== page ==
The Amazing Mangroves!
Mangroves constitute the most dominant ecosystems in Ras Al Khor Wildlife Sanctuary. The mangroves, locally known as “gurm” are represented by a single species – Avicennia marina (The Grey Mangrove).
Mangroves are a nursery ground for polychaetes (bristle worms), crabs, fish insects, mollusks, prawns and shrimps providing food for the birds and other wildlife. These areas are a natural safeguard for the coastal areas protecting the land from waves, floods and storms and stabilize the coastal areas by preventing erosion.
Mangroves are excellent water purifiers! They help maintain the water quality by filtering pollutants and trapping sediment in their root systems.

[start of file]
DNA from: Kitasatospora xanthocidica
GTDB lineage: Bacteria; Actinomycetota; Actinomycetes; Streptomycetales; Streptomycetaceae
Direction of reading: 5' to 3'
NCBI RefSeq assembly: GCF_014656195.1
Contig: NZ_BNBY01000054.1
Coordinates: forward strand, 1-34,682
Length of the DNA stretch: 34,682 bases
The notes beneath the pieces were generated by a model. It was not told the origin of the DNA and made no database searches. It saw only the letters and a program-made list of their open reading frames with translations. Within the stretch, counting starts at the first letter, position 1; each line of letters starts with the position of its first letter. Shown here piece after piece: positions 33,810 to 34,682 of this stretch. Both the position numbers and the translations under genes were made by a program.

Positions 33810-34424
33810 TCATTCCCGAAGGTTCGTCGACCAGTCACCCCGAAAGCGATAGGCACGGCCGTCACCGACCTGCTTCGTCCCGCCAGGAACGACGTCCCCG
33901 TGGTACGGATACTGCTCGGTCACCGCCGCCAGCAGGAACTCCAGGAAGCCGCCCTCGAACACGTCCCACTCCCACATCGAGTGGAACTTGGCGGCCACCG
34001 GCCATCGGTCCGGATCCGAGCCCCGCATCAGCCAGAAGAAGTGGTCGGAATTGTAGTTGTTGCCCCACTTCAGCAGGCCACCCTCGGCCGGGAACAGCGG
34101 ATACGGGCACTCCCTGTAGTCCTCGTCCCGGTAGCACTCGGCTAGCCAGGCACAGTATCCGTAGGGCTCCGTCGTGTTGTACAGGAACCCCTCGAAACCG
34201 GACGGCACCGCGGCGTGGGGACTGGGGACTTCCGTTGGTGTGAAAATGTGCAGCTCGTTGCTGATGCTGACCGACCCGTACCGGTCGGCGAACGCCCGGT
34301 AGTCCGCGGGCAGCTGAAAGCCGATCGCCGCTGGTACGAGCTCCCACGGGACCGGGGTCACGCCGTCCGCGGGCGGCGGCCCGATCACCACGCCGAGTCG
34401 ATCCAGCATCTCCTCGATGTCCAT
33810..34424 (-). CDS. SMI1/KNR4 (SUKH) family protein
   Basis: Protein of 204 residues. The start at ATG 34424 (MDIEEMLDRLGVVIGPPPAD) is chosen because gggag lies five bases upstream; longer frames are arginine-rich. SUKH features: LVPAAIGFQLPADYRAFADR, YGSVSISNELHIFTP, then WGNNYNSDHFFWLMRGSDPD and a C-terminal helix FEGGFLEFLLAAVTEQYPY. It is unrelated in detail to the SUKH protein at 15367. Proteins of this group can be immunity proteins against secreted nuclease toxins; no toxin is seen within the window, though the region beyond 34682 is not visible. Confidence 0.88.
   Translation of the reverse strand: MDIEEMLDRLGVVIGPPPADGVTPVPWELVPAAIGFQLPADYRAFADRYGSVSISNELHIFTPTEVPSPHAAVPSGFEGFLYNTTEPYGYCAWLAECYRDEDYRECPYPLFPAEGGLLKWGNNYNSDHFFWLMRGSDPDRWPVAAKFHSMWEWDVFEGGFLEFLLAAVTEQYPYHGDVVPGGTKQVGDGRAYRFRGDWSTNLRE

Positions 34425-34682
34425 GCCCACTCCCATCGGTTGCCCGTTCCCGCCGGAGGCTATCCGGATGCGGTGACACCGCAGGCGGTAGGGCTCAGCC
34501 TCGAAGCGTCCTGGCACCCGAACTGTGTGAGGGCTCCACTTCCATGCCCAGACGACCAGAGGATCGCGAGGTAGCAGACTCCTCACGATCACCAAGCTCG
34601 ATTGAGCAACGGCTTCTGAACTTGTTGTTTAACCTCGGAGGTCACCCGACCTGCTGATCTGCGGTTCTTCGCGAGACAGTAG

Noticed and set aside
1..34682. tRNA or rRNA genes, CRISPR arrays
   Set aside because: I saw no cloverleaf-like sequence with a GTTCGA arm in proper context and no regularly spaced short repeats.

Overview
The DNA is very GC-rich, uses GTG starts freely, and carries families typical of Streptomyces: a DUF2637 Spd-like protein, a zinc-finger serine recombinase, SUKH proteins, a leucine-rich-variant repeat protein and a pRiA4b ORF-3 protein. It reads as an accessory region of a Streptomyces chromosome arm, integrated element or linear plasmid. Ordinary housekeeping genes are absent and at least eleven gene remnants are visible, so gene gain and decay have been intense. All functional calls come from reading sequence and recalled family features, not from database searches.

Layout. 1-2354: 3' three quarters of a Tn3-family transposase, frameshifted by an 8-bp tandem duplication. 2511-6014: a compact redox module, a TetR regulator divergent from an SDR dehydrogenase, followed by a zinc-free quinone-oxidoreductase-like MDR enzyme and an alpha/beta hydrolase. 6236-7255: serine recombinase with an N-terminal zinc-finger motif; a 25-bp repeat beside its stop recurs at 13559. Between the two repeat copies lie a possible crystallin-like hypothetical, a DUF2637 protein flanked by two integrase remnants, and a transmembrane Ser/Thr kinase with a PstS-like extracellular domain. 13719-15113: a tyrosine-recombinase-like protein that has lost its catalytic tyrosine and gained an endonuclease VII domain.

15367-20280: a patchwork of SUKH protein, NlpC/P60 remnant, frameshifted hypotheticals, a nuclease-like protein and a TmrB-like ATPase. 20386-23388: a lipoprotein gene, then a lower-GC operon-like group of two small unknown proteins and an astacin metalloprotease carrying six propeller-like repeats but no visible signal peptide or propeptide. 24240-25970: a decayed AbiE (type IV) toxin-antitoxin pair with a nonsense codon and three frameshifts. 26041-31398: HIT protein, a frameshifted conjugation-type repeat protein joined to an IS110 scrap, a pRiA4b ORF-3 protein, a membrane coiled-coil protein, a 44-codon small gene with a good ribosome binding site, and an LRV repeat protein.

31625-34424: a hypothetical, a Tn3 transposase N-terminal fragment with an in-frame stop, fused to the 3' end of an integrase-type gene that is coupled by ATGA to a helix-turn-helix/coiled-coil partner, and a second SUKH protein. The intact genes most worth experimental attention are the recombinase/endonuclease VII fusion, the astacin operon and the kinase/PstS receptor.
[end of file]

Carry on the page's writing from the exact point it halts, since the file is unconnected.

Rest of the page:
The carbon rich mangroves and the soils supporting their extensive root systems are key components of what is referred to as “blue carbon sinks”. As such, these aquatic ecosystems are now increasingly recognized for their contribution to addressing our growing climate change issues. The mangroves at RAKWS are the healthiest recorded in the world. The total ecosystem carbon stock of the Ras Al Khor Wildlife Sanctuary in 2015 was 347.9 mg/ha, the third largest carbon stock sampled of all mangroves in the UAE.
At Ras Al Khor Wildlife Sanctuary, a total of 45,000 mangrove seedlings were planted between from 1991 to 1994. The grey mangrove is presently well established and flourishing; producing seedlings and spreading in the upper mid-intertidal zone of the wetlands.